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  1. Music Count Us In 2016

    July 30, 2016 by kmelitsis

    We love celebrating Music Count Us In at Rangeview! In previous years, the Junior Choir, Senior Choir and Band have performed on Celebration Day as the whole of Rangeview sing the song. This year, Celebration Day will take place on Thursday 3 November at 12.30pm in the school hall. We will gather together and perform the song together along with thousands of students(primary and secondary aged) from around Australia. We get the live feed going and can see other students from Australia perform it at the same time as us!

    This year, the Music Count Us In song is called ‘Let It Play’. Here is the link to the song:

    2016 Program Song

    For students and families that are interested about what Music Count Us In is about: This is a free initiative for all schools to take part in. It brings all schools, students, staff and wider community together to celebrate music and music education in Australia. As music is a universal language that everyone can be a part of, it’s great to see and hear other schools getting involved in such an inclusive annual event.

    Have a listen to the song and write a comment at the bottom of the blog. I’d love to hear how you feel about the song – Do you like the lyrics? What instruments can you hear? What do you think the song is about? Happy listening Rangeview students! I look forward to seeing your comments.

    Mrs Melitsis


  2. Encouraging our young musicians at Rangeview

    March 7, 2016 by artrangeview

    I mentioned in the Rangeview’s newsletter ‘The View’ this week about facilitating and encouraging young musicians in their instrumental development.

    I found this particular article interesting as it addresses ways families can encourage their children in their musical development even without having a lot of musical understanding. Instrumental lessons are a great way for students to develop their musical, social and academic abilities.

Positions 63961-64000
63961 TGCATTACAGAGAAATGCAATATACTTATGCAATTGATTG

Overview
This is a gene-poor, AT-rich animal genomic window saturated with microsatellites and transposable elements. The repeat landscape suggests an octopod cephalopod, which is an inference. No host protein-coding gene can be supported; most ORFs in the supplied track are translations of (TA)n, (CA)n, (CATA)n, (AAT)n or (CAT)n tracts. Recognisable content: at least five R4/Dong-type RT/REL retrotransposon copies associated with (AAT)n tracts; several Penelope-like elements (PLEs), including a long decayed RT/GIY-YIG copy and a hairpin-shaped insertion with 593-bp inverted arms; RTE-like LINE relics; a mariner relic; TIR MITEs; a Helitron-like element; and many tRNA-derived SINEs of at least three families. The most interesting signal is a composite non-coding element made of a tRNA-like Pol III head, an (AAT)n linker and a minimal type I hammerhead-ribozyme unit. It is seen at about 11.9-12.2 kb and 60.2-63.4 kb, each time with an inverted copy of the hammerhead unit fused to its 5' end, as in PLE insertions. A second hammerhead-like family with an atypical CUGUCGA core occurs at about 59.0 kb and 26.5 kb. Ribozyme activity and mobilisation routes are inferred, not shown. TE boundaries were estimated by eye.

The article talks about encouraging students on choosing an instrument that suits them, finding a practice time that works around their daily routine, writing down their musical goals, setting up mini performances at home and a reward system for consistently good practice.

    http://www.nafme.org/wp-content/files/2015/08/Learning-to-Play-Tips-for-Parents-of-Elementary-Musicians.pdf

    I encourage all families to read this article and simplify it to their children. Happy music making!

    Mrs K Melitsis

    12 March update – Since the blog post, I watched a very powerful documentary on ABC’s program Catalyst titled ‘Music on the Brain’. The documentary discusses how music can be a powerful healing tool, improve memory and how music is unique to humans from a very young age. This documentary is a great watch for parents or upper high school students.

    http://iview.abc.net.au/programs/catalyst/SC1502H006S00

    Secondly, I was lucky enough to be able to attend a Professional Development session yesterday that discussed the Victorian Curriculum specific to Music(more on this topic at a later date). We were shown a video by Bobby McFerrin(yes, THE Bobby McFerrin) presenting at World Science Festival. He used audience participation to sing a pentatonic scale – arguable the most common scale in Western culture. McFerrin mentions the pentatonic example he demonstrates, the result is exactly the same. We are trained to feel and understand the pentatonic scale…some of us without knowing that we know it! A fascinating link between music and science that is explained in a very simple and engaging way. The video clip is appropriate for all ages.

    http://www.worldsciencefestival.com/2010/10/the_power_of_the_pentatonic_scale/


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